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Re: URIs for Concepts: Best Practices

From: Kal Ahmed <kal@techquila.com>
Date: Fri, 23 Apr 2004 10:08:49 +0100
Message-ID: <4088DD21.80905@techquila.com>
To: David Menendez <zednenem@psualum.com>
Cc: "Miles, AJ (Alistair)" <A.J.Miles@rl.ac.uk>, "'public-esw-thes@w3.org'" <public-esw-thes@w3.org>, "'public-esw@w3.org'" <public-esw@w3.org>

David Menendez wrote:

>Kal Ahmed writes:
>>On Mon, 2004-04-19 at 22:22, David Menendez wrote:
>>>It would be confusing for a URI to identify a thesaurus concept and
>>>an RDF file. The key, as I see it, is the idea that the response to
>>>an HTTP Get is a representation of the resource, not the resource
>>>itself. The fact that <http://xmlns.com/wordnet/1.6/Dog> returns an
>>>RDF/XML document, doesn't mean that it identifies that particular
>>>document. If, for some reason, you wanted to talk about that
>>>RDF/XML document instead of the word "Dog", you would need to use a
>>>blank node or a different URI.
>>It is certainly true that content negotiation gives you the problem of
>>talking about the descriptive resource as opposed to the described
>>thing. That is a strong argument against content negotiation for RDF /
>>XTM resources.
>I've always felt content negotiation was more of an opportunity than a
>problem. :-)
>If I'm reading you right, in the case of
><http://xmlns.com/wordnet/1.6/Dog>, the "described thing" is the class
>"Dog", and the "descriptive resource" is the RDF/XML document returned
>if you do an HTTP Get.
I would prefer to say that the described thing is the abstract concept 
of Dog (Dog-ness ?) because the word "class" can be misinterpreted as 
meaning the OWL class Dog, for example. But I think you understood me 

>The REST view, as I understand it, is that the URI denotes the class
>"Dog". Since you can't actually transmit a class over the internet, any
>attempt to GET that URI will result in (1) a 404 or similar error, or
>(2) a representation of the class "Dog", which could be one of many
>possible electronic documents which is selected according to
>negotiation. All of these representations are themselves distinct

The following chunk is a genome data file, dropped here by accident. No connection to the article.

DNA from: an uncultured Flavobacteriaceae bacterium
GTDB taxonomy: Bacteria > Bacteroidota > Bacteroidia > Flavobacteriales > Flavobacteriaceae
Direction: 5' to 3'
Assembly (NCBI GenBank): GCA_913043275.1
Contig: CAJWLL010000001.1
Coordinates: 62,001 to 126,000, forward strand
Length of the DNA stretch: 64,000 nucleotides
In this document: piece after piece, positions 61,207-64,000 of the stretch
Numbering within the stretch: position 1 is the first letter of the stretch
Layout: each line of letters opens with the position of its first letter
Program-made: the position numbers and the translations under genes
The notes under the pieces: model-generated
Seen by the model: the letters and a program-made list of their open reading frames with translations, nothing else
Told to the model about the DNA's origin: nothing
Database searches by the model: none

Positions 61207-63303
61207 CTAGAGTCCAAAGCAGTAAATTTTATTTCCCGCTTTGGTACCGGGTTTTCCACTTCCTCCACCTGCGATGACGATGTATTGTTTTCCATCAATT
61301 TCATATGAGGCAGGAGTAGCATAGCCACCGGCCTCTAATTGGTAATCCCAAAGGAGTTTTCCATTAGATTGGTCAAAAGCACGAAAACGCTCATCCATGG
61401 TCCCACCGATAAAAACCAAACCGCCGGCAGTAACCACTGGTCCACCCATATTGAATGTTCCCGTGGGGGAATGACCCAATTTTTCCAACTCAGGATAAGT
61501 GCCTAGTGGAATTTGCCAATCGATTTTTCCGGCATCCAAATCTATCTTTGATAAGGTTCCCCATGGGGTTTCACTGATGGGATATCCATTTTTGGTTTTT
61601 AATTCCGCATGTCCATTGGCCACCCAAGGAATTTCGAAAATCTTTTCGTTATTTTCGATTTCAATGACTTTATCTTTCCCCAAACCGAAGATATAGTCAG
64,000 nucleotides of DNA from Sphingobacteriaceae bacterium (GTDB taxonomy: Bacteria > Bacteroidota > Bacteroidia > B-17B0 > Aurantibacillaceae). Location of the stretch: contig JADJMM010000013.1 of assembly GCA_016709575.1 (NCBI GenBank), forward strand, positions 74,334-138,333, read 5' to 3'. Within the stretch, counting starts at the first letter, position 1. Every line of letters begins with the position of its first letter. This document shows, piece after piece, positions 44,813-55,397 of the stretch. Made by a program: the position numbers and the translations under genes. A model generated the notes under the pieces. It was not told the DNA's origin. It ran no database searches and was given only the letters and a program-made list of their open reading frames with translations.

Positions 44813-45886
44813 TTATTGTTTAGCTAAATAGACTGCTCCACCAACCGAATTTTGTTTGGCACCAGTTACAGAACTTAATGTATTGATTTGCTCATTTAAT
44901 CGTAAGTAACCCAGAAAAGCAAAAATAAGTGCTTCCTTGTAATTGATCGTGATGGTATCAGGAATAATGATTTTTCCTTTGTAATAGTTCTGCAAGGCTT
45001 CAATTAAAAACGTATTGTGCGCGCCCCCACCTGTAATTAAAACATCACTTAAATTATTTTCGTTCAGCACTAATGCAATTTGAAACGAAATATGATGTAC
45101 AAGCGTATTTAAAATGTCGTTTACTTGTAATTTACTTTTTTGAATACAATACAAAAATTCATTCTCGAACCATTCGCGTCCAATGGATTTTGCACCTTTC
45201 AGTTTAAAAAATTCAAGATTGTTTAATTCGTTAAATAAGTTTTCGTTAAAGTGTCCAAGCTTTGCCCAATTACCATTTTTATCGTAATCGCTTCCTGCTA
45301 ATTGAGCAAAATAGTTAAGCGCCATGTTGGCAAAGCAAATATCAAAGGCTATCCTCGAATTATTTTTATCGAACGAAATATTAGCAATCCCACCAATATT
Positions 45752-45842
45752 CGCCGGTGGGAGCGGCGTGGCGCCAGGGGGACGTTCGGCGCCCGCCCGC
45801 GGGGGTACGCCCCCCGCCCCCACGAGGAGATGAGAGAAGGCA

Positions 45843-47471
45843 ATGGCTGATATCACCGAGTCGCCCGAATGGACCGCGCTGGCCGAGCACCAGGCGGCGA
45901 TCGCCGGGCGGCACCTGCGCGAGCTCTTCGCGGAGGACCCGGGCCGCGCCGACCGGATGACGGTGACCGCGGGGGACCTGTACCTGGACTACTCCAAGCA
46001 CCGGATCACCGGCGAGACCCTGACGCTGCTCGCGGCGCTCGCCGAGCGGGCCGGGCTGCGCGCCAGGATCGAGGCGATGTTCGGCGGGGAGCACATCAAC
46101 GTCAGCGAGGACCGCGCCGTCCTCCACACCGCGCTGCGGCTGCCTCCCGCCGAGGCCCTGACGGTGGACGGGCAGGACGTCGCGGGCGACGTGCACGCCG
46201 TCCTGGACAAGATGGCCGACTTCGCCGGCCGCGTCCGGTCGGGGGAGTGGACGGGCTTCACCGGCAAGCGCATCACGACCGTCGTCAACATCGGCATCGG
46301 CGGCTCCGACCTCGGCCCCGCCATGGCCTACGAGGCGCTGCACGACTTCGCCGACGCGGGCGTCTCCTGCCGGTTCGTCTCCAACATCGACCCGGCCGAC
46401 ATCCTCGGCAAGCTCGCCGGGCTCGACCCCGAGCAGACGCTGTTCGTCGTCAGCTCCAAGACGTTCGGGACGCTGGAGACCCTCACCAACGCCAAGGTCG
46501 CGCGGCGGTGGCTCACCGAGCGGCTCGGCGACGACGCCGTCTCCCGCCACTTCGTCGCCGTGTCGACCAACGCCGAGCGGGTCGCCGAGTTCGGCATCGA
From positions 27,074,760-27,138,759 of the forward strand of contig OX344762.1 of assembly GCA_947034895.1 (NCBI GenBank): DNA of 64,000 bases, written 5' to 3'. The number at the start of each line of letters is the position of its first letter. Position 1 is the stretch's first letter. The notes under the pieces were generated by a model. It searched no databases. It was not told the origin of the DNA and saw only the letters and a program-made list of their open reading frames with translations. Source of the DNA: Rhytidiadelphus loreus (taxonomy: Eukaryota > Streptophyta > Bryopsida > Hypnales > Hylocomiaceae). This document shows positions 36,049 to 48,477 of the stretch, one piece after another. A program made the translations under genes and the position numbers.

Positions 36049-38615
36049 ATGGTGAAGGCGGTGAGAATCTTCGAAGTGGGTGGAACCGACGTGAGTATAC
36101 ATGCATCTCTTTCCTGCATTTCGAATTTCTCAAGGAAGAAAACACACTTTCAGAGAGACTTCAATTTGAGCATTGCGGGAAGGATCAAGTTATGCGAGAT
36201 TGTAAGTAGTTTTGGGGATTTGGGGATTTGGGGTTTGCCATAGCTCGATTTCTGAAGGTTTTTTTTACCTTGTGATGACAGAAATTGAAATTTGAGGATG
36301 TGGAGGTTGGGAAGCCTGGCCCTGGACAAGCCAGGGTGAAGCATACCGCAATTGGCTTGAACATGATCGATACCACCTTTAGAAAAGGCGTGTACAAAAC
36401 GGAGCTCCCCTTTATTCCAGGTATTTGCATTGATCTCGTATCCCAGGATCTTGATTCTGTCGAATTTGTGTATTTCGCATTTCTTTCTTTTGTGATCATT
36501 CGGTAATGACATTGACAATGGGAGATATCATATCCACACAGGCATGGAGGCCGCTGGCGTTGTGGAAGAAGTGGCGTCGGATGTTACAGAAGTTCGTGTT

>resources, even if they have no explicit URI (that is, they are blank
>nodes). Some versions of HTTP include a Content-Location header, which
>gives a URI for the particular representation being returned.
>In that case, I would actually recommend content negotiation for RDF
>terms. If I put <http://xmlns.com/wordnet/1.6/Dog> into my web browser,
>I'd rather get a human-readable HTML document than a bunch of RDF. If my
>RDF software GETs the same URI, it should get an RDF document.
>In both of those cases, the goal is to find information about the class
>"Dog". We don't care as much (or at all) about the representation which
>conveys that information.
In principal I agree with you that this would be a good way to go, and 
it fits nicely with a RESTful view of the world and I think it fits well 
with the distinction between resource and representation. However, I 
struggle with how to annotate the RDF/XML resource - how do I say that 
the author of this resource was John Smith ? In this case I am not 
interested in finding out more about Dog-ness, but I want to know more 
about this RDF description of Dog-ness - perhaps to establish whether or 
not I trust the source of information.

While writing this, a lightbulb went on and I think I now understand 
something I had missed in your previous posting.  In a prior email on 
this thread, you suggested that a way to refer to a representation could be:

[ a Representation
  ; source <http://xmlns.com/wordnet/1.6/Dog>
  ; date "2004-04-23T01:28:00Z"

So I suggest that we might extend this model to include the 
content-negotiation parameters and then we can attach representation 
metadata to the blank node.

I need more coffee before I can write out the RDF/XML syntax for this, 
but hopefully you can see what I'm getting at enough to tell me if we 
are on the same page or if I misunderstood.


Received on Friday, 23 April 2004 05:08:59 UTC

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